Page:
Too few cyclists on St. John's bike lanes, councillors say
The bicycle lanes created on some key streets in St. John's are largely unused by cyclists and could be better used for parking, said some councillors on Monday evening.
Council voted to have a special committee review how the lanes are being used, even though council had indicated it was the first phase of a plan that would take 20 years to implement. Council made the decision to start the plan in 2010, and started creating paths in 2011.
Coun. Bruce Tilley questioned whether people in the city really want bike lanes.
"The problem is on certain streets up in my area and down on Coun. [Bernard] Davis's area, I can tell you in the last five years, there's been two people — two people riding their bikes up there," Tilley said.
"You got these lanes in, people can't park — their parking is gone on one side."
But Coun. Dave Lane said that while there may be problems with the new system, they should not be used to justify getting rid of bike lanes altogether.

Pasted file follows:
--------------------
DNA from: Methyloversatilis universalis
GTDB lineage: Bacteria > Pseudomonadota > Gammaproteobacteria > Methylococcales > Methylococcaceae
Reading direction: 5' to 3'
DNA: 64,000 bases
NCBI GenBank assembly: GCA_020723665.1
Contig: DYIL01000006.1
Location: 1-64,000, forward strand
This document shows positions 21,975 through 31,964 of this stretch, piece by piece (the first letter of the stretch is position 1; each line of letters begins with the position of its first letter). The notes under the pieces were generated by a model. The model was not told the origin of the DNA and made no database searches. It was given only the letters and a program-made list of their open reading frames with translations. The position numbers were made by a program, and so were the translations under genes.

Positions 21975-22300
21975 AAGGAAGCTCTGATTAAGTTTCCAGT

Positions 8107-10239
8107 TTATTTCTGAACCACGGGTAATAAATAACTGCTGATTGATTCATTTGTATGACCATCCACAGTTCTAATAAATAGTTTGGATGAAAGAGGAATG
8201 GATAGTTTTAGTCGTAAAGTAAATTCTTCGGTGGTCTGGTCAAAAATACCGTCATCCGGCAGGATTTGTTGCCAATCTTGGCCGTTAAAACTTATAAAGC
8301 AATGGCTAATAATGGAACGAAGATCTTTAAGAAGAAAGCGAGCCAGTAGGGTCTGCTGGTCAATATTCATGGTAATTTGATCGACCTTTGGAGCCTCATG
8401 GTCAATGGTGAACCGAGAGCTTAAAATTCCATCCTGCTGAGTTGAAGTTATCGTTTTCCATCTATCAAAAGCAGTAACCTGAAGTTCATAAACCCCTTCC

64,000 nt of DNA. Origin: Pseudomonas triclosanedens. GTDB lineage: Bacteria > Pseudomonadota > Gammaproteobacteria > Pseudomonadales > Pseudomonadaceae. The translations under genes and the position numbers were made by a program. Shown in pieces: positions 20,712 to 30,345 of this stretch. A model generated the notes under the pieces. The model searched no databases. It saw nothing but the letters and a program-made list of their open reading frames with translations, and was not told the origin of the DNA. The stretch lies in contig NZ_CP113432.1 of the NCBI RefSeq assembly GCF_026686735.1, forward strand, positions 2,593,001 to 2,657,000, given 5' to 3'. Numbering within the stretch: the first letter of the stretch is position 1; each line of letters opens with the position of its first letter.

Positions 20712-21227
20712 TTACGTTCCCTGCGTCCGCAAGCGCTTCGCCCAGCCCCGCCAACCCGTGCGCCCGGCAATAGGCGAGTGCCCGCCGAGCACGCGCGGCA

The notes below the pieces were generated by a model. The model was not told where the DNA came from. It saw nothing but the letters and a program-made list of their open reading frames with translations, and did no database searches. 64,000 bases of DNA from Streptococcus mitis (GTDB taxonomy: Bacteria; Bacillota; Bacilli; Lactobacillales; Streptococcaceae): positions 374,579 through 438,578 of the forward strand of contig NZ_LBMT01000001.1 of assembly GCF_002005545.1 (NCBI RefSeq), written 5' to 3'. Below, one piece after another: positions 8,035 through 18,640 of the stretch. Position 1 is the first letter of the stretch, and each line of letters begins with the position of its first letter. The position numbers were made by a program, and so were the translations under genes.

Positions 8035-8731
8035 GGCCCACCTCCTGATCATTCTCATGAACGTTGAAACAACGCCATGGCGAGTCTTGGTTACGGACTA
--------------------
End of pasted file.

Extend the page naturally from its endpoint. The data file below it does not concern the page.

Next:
"I think that some of the measures that we have taken thus far, either they were incomplete or they weren't the right ones," Lane said.
"So as we look at that, let's take a good review of the plan and make sure that we are not abandoning cycling."
Coun. Sandy Hickman said he would like to see more people on bicycles on city streets, although he noted that weather and hills are barriers.
"Our streets are certainly challenging and perhaps different from anywhere else in the world," Hickman said.
He added he would like to see dedicated, off-road paths — like one that runs along Prince Philip Drive, west of Memorial University — expanded.
"I think that's the way to go," he said. "If they have a safe place to ride their bike, then they'll more than likely take it up and get active."
The provincial and federal governments have committed $3 million to the program, which is intended to encourage more people to cycle as well as to protect bicyclists with dedicated spaces to the right of traffic lanes.
With files from Mark Quinn